February 12 2013

The Ups and Downs of Community Venues: The Triple Crown of Downtown Orlando, Florida

In 2006, city officials announced plans for a “triple crown” for downtown Orlando. The idea called for the largest public building project the region had ever seen: three new and updated venues that would liven up Central Florida’s culture and sports epicenter.  Almost seven years later, the vision has almost become reality.
Amway Center Orlando Florida
The Amway Center

As home of the Orlando Magic, the state-of-the-art Amway Center has been called one of the “best buildings in basketball,” while also hosting Orlando’s ice hockey team (yes, we have one!), arena football team, and a variety of concerts. Completed in 2010, it received national attention for its sustainability initiatives and fluid integration into the city’s core. Nonetheless, these days it’s tough to justify a $480 million sports venue – especially when it replaced the only 21-year-old Amway Arena. While the development has spurred new business and livened up downtown, a recovering economy and a questionable Magic season make it hard to measure the true economic effects of the Amway Center.

Florida Citrus Bowl Stadium

Through the years, the Citrus Bowl has morphed from a small 8,900-seat stadium in 1936, to today’s 65,438-seat complex. Desperately due for some TLC, architects are drawing up plans for the stadium’s 2014 renovations. While the Citrus Bowl has a rich and varied history of events – including Olympic and national football, World Cup and local soccer, monster truck shows, and music festivals – many question the stadium’s future without a permanent football team to call it home.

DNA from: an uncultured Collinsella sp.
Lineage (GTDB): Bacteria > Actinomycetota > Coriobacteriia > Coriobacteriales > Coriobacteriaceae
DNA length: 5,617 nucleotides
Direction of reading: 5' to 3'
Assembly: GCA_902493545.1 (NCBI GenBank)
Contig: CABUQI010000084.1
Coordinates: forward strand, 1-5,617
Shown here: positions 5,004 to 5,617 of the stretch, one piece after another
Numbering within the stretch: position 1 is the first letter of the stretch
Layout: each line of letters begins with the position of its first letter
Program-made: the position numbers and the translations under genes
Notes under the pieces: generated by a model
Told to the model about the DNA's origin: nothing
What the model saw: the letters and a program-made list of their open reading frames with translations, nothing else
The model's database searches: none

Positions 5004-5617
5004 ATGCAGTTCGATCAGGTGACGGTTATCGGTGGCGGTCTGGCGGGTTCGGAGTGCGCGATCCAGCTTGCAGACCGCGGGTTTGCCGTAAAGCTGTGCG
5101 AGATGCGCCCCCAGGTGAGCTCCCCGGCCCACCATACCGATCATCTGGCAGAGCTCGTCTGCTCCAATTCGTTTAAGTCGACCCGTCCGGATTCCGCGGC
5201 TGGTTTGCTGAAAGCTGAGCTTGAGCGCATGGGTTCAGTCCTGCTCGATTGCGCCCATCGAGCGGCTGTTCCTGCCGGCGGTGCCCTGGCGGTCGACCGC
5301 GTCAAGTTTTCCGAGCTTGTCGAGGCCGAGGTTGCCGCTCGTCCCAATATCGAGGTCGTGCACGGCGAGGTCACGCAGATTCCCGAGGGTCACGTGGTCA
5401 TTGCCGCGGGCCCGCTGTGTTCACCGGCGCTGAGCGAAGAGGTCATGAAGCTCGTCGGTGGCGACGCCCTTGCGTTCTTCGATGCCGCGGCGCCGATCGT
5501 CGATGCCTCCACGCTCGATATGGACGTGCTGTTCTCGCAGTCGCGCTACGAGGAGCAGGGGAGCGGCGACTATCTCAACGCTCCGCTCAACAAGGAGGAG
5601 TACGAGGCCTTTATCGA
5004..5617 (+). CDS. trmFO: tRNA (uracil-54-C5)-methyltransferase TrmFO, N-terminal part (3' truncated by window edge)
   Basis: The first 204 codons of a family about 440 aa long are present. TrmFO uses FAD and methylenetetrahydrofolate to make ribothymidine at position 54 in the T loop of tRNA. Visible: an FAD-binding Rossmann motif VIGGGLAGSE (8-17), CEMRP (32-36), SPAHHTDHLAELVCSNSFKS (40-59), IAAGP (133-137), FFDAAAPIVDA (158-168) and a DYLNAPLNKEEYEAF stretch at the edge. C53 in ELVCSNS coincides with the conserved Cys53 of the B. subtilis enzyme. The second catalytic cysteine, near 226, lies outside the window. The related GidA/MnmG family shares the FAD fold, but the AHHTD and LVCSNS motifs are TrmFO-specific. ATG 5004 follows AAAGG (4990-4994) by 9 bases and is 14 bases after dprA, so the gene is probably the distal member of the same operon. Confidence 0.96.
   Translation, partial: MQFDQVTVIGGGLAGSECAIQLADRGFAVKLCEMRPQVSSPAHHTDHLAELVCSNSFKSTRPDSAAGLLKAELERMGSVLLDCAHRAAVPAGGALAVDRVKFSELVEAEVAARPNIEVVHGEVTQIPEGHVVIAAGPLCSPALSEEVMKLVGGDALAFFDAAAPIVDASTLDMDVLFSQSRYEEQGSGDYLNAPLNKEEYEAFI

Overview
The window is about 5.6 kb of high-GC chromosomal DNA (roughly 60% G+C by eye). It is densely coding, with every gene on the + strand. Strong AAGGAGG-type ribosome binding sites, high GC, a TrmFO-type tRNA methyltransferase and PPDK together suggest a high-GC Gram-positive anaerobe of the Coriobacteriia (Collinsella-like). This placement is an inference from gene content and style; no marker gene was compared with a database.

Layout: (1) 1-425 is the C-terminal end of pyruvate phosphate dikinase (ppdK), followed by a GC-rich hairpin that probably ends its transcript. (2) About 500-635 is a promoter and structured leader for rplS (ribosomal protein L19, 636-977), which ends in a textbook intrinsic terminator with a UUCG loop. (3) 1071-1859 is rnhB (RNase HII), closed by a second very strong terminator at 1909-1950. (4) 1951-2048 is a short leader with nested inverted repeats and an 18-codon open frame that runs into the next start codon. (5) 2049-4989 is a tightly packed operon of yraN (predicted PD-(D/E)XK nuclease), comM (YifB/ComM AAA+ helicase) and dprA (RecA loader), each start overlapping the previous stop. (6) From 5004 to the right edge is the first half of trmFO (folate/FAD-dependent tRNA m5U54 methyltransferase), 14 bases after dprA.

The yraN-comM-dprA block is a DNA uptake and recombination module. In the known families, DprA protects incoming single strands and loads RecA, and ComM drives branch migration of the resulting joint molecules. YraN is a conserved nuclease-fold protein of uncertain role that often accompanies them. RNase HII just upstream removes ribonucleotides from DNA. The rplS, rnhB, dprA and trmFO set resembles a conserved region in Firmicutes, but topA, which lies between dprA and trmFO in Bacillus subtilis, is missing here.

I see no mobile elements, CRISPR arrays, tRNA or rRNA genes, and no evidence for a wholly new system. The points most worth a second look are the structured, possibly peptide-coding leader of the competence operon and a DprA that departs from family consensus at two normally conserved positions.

Dr. Phillips Center Performing Arts Center (DPAC)

Dr. Phillips Center Performing Arts CenterOne of the region’s most eagerly awaited and most contested projects is the new performing arts center in the heart of downtown Orlando. After much public discussion about financing, Phase I is funded and underway. However, Phase II includes the critical auditorium that would host most of the region’s ensembles and its delay has caused some tension between local government and arts organizations.

By the end of the decade, Orlando will have three much-needed venues up and running. While the initial costs can be calculated, the local and regional after-effects of these developments will be difficult to measure. Only time will shed light on their true impact.

What do you think are some of the immeasurable effects of these types of public venues?

Credits: Images and data linked to sources.

Alex Lenhoff

Alex Lenhoff is a graduate of the Masters of Planning in Civic Urbanism program at Rollins College in Winter Park, Florida. His other degrees include anthropology and foreign languages, which provide him with a diverse, human-centered perspective on urban planning. Alex returned to Orlando after spending a few years traveling through Europe, teaching English, and attending universities in Germany and Spain. He hopes to use his experiences abroad to further the built environment in Florida through efficient design, environmentally friendly practices, and authentic communities. During his time at The Grid, Alex wrote about Orlando’s challenges and successes, while profiling a city coming into its own.

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This entry was posted on Tuesday, February 12th, 2013 at 9:43 am and is filed under Community/Economic Development, Government/Politics, Urban Planning and Design. You can follow any responses to this entry through the RSS 2.0 feed. You can leave a response, or trackback from your own site.

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